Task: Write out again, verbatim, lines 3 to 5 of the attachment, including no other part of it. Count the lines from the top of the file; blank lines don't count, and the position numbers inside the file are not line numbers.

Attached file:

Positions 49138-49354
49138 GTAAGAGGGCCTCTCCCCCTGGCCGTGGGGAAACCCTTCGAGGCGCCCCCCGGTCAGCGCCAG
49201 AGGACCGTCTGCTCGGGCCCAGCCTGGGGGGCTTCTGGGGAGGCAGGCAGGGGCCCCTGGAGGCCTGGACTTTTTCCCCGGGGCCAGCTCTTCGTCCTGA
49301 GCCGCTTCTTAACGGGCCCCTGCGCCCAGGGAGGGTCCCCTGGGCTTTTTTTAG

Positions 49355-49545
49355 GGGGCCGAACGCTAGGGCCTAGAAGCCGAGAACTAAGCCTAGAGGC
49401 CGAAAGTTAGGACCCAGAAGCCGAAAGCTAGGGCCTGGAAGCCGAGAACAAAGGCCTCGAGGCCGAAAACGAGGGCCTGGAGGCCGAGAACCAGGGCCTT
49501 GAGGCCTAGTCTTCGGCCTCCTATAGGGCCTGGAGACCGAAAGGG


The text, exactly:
49201 AGGACCGTCTGCTCGGGCCCAGCCTGGGGGGCTTCTGGGGAGGCAGGCAGGGGCCCCTGGAGGCCTGGACTTTTTCCCCGGGGCCAGCTCTTCGTCCTGA
49301 GCCGCTTCTTAACGGGCCCCTGCGCCCAGGGAGGGTCCCCTGGGCTTTTTTTAG

Positions 49355-49545